A medical doctor told me once that mucus has the same molecular structure as sugar. I have never seen this in print, but it conforms to the Ayurvedic teaching that food is 93% "sweet," not "sugar" but comprised of the sweet taste. The main characteristics of this taste are: coldness, dampness, and heaviness. Eaten in excess, these properties tend to congest and thereby impair circulation and the supply of nutrients to the body.

As anyone who has read the Kamasutra knows, Indians value the water type above all others. They do so because it is the most fertile and, all other things equal, has the best longevity. The fine line is somewhere between water and excess water. Having a stuffy head is no fun and while such a condition is not really a clue to intelligence, duh and huh tend to give the impression of less acuity.

My Ayurvedic teacher taught us that mucus has the consistency of wax and that when it is heated, it melts and comes out of the body. According to this system of medicine, it is normal to accumulate phlegm in the winter and to discharge it in spring. When this happens, we say we have a cold, but unless the color of the discharge suggests infection, Ayurveda says this is a completely normal occurence when the weather becomes warm enough to melt the accumulations of winter. They even promote the discharge by drinking hot, spicy concoctions. My teacher gave us a recipe:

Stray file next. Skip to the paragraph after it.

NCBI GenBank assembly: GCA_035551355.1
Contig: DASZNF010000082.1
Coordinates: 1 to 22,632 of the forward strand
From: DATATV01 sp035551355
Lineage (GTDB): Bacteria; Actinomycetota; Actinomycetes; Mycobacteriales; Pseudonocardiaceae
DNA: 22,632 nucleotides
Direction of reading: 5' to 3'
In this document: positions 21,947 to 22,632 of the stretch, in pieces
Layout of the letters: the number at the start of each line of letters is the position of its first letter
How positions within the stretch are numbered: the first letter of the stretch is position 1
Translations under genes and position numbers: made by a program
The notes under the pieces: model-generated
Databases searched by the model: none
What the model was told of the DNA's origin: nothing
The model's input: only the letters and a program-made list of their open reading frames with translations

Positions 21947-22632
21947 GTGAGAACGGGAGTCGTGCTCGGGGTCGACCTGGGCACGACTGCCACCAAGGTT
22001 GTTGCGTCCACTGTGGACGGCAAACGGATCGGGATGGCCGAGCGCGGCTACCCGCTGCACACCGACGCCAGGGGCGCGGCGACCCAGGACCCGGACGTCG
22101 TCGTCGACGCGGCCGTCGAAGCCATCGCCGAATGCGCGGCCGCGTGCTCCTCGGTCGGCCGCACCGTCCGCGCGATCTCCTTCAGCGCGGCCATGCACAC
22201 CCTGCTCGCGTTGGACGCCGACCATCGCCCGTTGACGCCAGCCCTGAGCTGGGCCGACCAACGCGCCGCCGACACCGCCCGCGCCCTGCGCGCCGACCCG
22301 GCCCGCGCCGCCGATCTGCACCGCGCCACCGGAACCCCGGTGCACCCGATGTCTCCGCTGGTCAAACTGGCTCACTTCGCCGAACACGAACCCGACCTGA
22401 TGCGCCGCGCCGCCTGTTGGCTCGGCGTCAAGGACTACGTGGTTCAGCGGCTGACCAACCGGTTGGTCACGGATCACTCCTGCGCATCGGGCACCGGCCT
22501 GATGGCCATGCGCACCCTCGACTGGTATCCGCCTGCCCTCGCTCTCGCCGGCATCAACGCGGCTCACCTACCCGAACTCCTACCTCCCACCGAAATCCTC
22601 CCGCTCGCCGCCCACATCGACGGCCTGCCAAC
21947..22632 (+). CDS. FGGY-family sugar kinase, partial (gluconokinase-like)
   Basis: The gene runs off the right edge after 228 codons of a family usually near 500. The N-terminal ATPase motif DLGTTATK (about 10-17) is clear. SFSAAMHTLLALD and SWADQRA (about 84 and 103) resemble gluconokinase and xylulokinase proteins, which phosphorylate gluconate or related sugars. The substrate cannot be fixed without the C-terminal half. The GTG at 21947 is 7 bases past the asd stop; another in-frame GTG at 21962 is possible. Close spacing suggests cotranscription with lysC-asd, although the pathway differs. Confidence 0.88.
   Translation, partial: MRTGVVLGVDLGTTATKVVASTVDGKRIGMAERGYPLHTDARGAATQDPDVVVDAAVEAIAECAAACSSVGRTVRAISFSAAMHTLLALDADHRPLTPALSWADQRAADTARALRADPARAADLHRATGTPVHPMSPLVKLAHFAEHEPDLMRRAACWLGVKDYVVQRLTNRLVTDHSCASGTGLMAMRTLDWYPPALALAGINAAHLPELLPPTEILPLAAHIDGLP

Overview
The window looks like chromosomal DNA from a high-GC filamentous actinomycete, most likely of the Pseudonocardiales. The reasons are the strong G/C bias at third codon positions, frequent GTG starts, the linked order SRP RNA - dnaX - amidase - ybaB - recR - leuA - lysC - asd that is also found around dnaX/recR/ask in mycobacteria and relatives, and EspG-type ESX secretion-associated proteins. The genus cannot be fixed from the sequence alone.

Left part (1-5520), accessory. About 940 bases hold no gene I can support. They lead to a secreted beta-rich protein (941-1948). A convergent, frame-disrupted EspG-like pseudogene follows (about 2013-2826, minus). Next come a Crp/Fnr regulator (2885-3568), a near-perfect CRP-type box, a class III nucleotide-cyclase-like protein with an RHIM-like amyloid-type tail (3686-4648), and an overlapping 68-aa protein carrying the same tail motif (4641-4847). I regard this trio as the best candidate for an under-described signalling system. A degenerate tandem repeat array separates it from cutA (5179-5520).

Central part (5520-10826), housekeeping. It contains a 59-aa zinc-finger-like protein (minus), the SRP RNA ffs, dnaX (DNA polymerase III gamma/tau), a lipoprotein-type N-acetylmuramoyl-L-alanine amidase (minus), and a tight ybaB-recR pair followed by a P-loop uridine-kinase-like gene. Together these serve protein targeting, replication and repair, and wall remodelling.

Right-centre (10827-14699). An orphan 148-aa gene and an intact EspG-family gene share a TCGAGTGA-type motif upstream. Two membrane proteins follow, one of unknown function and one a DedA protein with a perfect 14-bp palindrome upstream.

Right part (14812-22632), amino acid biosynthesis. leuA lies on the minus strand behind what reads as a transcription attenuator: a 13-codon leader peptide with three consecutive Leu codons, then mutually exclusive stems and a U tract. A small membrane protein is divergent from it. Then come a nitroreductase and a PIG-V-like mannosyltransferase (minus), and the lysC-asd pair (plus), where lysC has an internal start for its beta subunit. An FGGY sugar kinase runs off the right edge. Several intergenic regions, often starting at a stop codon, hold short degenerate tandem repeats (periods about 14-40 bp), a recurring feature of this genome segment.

1 t. black peppercorns
3-5 whole cloves
1 inch ginger root

Shyam, my teacher, said one could boil these spices in water and just drink the liquid. Most people I know can't stand the taste unless they add a bouillon cube or soup stock. In any event, when you drink this, your sinuses really run, this whether it is flu season or not, winter or summer, proof positive that one does not need a cold in order to decongest. In fact, there is a term for this therapy: errhine.